As we look at these statistics, we understand that obviously people have a shorter attention span, but people are looking for content that meets their needs. The last one shows this, that if they find content that actually meets their expectation, it matches their intent, they're more likely to come back and engage with us, and that's content that's structured correctly. It's structured correctly for the audience and it's structured correctly for the search engines to be able to show that content to people. And also to make sure that the content is the same type of content regardless of a search engine, or a social media platform, or an email that's coming out, that the content has the same type of messaging across it. This is why structuring is so important. So we can get past people who are skimming and find the people who skim, see something they like, and decide to invest time in that content.
The solution is content modeling. Your content needs to be structured for both users and machines. When you model your content, it creates an intelligent customer experience that allows them to engage further. This is what takes somebody from one minute, to three minutes, to really engaging in your content. It also ensures that the essential aspects of your content are converted into machine readable assets or formats that improve the semantic understanding of that content.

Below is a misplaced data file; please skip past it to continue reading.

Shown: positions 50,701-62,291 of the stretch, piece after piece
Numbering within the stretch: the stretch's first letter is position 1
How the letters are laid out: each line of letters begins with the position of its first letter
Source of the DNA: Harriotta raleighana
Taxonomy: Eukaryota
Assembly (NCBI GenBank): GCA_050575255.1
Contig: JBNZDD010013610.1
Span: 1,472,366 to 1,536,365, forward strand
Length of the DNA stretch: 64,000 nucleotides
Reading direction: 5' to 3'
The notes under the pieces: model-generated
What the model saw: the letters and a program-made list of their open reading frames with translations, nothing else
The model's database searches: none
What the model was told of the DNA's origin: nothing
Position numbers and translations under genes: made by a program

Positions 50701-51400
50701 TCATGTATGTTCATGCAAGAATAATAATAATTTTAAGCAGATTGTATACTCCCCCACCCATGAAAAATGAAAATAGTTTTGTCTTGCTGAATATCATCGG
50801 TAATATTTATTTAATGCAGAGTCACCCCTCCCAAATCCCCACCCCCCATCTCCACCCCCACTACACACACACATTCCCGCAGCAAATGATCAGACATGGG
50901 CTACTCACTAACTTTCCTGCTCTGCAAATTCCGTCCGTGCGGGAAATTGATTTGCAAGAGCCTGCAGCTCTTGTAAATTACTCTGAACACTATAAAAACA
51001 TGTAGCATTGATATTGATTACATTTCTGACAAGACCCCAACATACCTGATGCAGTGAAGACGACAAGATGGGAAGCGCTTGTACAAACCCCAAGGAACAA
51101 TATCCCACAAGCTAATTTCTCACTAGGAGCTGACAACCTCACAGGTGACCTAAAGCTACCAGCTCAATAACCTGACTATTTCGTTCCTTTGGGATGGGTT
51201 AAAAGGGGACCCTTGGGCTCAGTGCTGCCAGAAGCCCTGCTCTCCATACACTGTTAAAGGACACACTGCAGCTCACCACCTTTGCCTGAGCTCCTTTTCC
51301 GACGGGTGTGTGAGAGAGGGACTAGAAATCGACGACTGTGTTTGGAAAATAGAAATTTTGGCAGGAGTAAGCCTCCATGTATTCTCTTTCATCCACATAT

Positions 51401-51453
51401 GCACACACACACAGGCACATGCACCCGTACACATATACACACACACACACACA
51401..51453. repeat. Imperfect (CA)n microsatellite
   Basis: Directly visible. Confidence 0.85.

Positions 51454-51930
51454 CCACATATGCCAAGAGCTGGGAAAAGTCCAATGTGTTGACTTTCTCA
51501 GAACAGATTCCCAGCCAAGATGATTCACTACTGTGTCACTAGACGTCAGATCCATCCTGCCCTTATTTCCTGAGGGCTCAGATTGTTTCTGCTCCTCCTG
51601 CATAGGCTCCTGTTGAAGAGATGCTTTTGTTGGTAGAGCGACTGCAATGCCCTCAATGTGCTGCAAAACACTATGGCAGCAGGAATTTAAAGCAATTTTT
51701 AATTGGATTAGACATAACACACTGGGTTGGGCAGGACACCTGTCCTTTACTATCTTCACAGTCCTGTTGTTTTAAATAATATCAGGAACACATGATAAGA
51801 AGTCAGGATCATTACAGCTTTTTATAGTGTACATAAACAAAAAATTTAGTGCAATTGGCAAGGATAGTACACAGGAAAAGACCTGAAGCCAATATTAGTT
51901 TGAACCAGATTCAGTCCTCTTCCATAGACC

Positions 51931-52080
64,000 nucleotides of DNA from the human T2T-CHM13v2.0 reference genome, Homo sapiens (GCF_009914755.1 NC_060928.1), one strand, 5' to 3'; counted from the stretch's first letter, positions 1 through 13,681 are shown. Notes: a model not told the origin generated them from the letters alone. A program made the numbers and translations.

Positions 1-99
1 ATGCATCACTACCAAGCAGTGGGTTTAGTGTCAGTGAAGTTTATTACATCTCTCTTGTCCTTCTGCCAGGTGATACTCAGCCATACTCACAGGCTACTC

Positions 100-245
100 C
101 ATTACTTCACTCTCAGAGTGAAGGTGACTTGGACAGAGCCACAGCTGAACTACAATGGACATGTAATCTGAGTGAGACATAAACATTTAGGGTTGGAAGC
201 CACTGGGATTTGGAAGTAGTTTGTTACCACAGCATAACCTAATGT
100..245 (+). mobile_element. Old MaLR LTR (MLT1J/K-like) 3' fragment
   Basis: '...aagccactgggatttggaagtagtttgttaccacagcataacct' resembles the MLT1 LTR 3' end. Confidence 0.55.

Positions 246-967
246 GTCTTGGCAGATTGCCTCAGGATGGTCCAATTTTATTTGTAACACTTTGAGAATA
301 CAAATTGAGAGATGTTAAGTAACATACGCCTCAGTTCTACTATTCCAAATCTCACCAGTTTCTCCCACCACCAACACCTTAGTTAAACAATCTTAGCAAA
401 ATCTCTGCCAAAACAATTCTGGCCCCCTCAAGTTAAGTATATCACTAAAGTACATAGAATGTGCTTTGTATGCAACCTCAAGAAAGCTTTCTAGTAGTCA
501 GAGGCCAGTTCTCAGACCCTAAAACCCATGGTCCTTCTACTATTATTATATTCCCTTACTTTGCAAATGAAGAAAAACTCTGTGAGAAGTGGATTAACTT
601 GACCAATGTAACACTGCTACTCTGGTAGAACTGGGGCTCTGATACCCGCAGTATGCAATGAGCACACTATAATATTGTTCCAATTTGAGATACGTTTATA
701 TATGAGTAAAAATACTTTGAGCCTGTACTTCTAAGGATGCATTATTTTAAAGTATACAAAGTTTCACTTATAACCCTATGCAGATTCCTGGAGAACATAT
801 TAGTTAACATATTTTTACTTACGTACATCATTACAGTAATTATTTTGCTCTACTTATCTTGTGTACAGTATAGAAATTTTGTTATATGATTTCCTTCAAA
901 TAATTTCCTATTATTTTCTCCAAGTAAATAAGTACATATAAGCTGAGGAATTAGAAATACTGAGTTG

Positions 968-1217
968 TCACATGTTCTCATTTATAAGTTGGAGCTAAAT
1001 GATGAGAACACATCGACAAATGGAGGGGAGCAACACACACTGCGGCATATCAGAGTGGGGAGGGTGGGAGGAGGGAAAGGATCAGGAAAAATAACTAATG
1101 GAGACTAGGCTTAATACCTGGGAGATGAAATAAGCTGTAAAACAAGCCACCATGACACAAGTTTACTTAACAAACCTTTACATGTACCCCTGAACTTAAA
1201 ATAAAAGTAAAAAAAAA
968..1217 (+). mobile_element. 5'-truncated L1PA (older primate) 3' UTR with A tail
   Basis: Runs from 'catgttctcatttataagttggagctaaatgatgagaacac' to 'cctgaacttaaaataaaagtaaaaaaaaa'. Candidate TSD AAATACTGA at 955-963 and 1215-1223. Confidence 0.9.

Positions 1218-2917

What is content modeling? Well content modeling creates a representation of types of content, and their elements and attributes, and the interdependent relationships. This is from WordLift. And moving from building pages to creating structured data and structured content, this is what helps us create relationships between entities that matter, and this is from the word of the founder, Maria Silvia Sanna.
Google has moved from strings to things, they're looking at entities, they're understanding the intent behind entities. And when we do this, we structure we data, and we structure our content, it allows the search engines to better understand and grasp what it is that we're talking about. When we model it, we create deeper relationships. When we do that, we give deeper insights to our audience that also can understand our concepts further, understand who we are and build trust with us.